I’d say Angular is mostly being used by people from a Java background because its coding style is aimed at them. Unfortunately they aren’t trained to recognise Angular’s performance problems.

I have doubts about Angular 1.x’s suitability for modern web development. If one is uncharitably inclined, one could describe it as a front-end framework by non-front-enders for non-front-enders.

The proposed radical Angular 2.0 rewrite aims to make it more palatable to front-enders, but I doubt they’re interested in yet another MVC framework. In addition, the rewrite will likely alienate Angular’s current target audience.

If you want to know why I think all of this I’m afraid you’re going to have to read this long article in its entirety.

Angular Server Pages

I feel that Angular’s fundamental proposition blurs the line between front end and back end. Take a look at this demo code example that I pulled straight from the horse’s mouth:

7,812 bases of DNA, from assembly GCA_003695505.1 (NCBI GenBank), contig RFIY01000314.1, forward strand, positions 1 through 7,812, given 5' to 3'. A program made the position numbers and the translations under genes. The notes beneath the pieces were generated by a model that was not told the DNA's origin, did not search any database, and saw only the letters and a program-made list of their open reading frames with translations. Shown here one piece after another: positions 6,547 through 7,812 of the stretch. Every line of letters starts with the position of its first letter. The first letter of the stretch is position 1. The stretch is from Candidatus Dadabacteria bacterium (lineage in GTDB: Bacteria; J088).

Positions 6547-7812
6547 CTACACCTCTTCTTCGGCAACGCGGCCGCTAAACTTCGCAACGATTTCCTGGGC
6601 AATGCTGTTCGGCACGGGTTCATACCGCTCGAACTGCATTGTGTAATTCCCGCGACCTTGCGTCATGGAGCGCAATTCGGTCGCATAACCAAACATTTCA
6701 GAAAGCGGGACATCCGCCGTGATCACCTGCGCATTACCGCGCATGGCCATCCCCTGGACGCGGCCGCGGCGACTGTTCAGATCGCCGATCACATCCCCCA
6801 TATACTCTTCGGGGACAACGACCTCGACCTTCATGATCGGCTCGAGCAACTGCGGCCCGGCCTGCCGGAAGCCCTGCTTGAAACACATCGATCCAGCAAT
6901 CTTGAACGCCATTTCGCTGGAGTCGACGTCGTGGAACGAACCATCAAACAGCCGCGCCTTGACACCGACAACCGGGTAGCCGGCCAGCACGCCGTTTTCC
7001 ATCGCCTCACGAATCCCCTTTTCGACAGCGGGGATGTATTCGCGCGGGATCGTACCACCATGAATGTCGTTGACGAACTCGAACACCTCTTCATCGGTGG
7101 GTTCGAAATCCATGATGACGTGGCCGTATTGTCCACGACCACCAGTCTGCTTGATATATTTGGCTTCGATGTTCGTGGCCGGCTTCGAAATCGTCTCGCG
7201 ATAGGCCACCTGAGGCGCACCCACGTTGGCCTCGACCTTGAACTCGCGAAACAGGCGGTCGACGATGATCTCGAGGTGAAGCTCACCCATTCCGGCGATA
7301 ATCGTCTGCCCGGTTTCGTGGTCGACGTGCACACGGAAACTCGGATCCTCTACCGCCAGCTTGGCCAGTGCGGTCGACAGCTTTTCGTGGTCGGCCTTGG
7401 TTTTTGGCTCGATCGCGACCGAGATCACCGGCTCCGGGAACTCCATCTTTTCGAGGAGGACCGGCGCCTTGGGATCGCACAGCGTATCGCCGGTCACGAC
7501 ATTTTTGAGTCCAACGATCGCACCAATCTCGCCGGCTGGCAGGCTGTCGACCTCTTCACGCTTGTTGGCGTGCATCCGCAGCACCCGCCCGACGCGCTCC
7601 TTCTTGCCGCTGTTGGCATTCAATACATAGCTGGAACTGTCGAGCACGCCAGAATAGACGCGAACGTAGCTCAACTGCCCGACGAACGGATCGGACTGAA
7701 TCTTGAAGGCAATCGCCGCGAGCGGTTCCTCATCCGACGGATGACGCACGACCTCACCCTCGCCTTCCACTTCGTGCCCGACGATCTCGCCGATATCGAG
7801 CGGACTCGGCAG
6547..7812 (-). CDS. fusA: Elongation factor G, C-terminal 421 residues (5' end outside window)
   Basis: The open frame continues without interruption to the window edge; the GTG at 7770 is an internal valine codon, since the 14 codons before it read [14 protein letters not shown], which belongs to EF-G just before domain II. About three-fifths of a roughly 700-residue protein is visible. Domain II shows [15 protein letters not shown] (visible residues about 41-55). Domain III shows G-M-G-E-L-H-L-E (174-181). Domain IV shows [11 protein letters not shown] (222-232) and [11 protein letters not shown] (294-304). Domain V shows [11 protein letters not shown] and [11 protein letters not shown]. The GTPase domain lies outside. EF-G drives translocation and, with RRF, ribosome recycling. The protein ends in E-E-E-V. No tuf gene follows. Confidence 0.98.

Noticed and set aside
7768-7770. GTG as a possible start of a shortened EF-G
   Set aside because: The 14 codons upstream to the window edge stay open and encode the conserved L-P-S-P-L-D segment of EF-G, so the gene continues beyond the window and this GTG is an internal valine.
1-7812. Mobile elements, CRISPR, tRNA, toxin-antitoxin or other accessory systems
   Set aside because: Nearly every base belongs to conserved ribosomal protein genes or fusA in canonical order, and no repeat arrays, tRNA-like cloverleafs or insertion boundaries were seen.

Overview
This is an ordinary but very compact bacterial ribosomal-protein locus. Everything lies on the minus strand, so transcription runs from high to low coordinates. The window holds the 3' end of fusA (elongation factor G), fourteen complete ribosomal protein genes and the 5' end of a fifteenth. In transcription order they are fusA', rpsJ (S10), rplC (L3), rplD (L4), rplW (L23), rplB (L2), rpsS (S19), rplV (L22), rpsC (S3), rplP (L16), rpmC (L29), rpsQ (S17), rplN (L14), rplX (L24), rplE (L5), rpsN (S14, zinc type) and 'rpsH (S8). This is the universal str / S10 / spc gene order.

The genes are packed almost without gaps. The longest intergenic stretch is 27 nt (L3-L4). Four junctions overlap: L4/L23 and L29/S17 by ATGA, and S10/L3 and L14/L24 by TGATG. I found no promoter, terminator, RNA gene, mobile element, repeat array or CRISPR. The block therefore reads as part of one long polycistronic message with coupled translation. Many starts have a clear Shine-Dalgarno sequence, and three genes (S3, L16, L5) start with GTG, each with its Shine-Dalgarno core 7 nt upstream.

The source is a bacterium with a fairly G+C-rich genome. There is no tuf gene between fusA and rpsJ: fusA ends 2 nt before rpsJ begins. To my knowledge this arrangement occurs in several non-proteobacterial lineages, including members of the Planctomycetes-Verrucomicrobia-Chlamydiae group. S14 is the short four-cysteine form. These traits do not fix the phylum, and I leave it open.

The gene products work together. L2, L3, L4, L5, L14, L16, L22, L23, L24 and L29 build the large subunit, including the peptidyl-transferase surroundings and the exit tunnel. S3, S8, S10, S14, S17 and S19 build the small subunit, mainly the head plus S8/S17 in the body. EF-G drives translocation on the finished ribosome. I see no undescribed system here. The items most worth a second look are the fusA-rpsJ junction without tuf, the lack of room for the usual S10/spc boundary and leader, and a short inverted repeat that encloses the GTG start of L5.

<body>
<h2>Todo</h2>
<div ng-controller="TodoController">
<span>{{remaining()}} of {{todos.length}} remaining</span>
[ <a href="" ng-click="archive()">archive</a> ]
<ul class="unstyled">
<li ng-repeat="todo in todos">
<input type="checkbox" ng-model="todo.done">
<span class="done-{{todo.done}}">{{todo.text}}</span>
</li>
</ul>
<form ng-submit="addTodo()">
<input type="text" ng-model="todoText" size="30"
placeholder="add new todo here">
<input class="btn-primary" type="submit" value="add">
</form>
</div>
</body>

This code reminds me of a simple server-side scripting language such as JSP or ASP that’s used to fill HTML templates with database content. These languages have their place in the web development stack — but on the server, not in the browser.

Last month I gave a workshop at a large Dutch company. Their huge, sprawling website uses various widgets and design patterns that do the same job but aren’t derived from a common codebase but are copy-pasted throughout the site. This is clearly an undesirable situation.